I haven’t had too many good things to say about hospitalists, but the one that treated me recently at the Las Vegas VA Medical Center was smart and made sure I had good treatment. The nurses were also good.

This stint in the hospital reminded me that I am always on the edge. The stress I have been feeling hasn’t helped me to stay healthy. I have had personal stress due to illness and money. Plus yesterday when the world went crazy about Charlottesville and the two crazy groups clashing and hurting each other, I felt the stress. Plus in many ways these ideas of white privilege and white supremacy attack me and mine personally.

If you look at my family, we are quite diverse. I have full siblings that look Hispanic. One of my brothers  was in Saudi Arabia with work and he could pass as one of them. There are Native Americans in my family. So when I am told that I have “privilege” just because of my skin color, I laugh– I admit it is a bitter laugh.

I grew up in a cabin, sixty miles from the nearest town. My privilege included “no running water,” and “no electricity.” I’ve lived in a small trailer with nine other people before the birth of my youngest brothers. I have put ditch water in barrels, put alum over the top to settle the mud and dirt, then use the water to wash clothes by hand.

I have worked in a huge garden. We would grow enough food to feed us for the entire winter. Our growing season was about three-four months. I canned food for weeks. The work was brutal. I would sometimes light a candle so I could see what I was doing in the dark of night as I finished up the last of the canning on the gas stove.

I had to go into the military so that I would have the GI bill so that I could finish college. I received no scholarships and no loans. Still through shear stubbornness and grit, I received a college degree in English literature when I was 38 years old.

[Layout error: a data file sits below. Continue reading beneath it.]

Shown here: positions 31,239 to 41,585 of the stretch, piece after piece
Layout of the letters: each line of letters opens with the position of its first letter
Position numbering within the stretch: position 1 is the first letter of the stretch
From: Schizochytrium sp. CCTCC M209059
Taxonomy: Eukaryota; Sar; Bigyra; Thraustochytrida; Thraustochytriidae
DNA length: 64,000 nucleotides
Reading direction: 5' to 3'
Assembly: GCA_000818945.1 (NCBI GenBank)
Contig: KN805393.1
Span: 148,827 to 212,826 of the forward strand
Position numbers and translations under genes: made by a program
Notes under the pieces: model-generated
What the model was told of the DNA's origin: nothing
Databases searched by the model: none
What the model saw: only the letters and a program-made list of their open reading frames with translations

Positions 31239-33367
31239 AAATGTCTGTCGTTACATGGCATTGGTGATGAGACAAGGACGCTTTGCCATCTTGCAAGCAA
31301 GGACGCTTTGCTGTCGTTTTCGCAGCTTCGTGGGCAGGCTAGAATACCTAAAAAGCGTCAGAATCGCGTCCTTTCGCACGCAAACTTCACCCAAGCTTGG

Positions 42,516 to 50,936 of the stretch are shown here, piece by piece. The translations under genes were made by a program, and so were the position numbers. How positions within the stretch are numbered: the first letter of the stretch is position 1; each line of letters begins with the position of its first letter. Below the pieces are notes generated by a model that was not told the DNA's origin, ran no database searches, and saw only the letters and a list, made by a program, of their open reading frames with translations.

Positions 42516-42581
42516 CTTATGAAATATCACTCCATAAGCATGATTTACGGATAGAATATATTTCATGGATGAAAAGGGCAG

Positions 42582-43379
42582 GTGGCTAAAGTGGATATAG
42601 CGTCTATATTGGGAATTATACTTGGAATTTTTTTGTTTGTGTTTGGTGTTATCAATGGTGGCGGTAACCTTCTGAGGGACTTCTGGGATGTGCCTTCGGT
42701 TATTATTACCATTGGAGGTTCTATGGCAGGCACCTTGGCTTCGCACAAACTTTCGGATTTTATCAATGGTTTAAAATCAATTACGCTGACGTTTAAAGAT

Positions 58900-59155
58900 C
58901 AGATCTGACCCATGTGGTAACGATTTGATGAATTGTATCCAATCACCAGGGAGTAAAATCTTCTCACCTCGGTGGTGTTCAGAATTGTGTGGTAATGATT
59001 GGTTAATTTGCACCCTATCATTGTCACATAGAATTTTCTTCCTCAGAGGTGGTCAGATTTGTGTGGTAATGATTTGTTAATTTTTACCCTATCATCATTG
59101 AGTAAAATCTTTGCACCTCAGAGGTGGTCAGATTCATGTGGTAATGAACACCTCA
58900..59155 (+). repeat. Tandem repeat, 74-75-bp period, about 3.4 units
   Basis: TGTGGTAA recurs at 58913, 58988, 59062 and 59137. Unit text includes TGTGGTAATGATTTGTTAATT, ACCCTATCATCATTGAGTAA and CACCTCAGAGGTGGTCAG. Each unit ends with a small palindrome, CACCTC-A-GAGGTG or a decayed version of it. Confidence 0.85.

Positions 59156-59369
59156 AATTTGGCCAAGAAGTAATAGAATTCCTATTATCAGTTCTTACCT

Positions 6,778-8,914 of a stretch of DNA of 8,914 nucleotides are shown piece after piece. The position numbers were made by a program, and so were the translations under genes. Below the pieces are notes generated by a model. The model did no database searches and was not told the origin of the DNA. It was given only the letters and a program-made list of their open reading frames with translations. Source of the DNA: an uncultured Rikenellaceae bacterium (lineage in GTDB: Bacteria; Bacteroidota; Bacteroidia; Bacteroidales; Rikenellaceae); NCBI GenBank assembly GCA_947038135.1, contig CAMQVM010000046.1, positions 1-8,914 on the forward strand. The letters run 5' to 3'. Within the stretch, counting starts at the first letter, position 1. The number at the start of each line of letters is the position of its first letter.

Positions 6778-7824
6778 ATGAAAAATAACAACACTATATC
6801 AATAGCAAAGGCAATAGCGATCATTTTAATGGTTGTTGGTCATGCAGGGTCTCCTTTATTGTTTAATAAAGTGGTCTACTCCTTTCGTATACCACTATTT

“Check your privilege,” I hear all the time on the ‘net. No, you check your privilege.

I didn’t have a TV until I left home. When we did have a telephone, it was on a party line. I bought my first computer in the early nineties and received my first cell phone in 2005.

My life hasn’t been easy.

We live in the richest era of all. We can buy our food and clothing. It is easy to get a place to live. We have computers and entertainment that fill our days. No matter our color or place in life, we have more now than in any time in history.

I am grateful for not having to make all my clothes, grow and can all my food, and wash my clothes by hand. I am grateful that there is medication that can keep my diseases under control. Fifty years ago any one of my conditions would have killed me by now.

I want you to know that all of us are privileged to have what we have and to have the leisure time we have now. My challenge to you is to use it wisely. Quit the scuffling and name-calling. Take advantage of the opportunities.

And as Ellen DeGeneres says every day– “Be kind to others.”

Grace under pressure

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Since I was given my diagnosis of thyroid cancer (papillary thyroid carcinoma) on Tuesday, the stress has been building because I haven’t received any phone calls from the surgeon so that I can get an appointment. It blows my mind that the word “cancer” means something to me, but not to the doctors that should be treating me. Plus with the thyroid out-of-whack, the stress builds quicker and more forcefully.

I was thinking of how I should deal with the doctors when I remembered the few months we dealt with Otto’s diagnosis of cancer. At least in my case, we know where my cancer is located. I became more and more angry and he became more and more polite and kind to the nurses and doctors around him.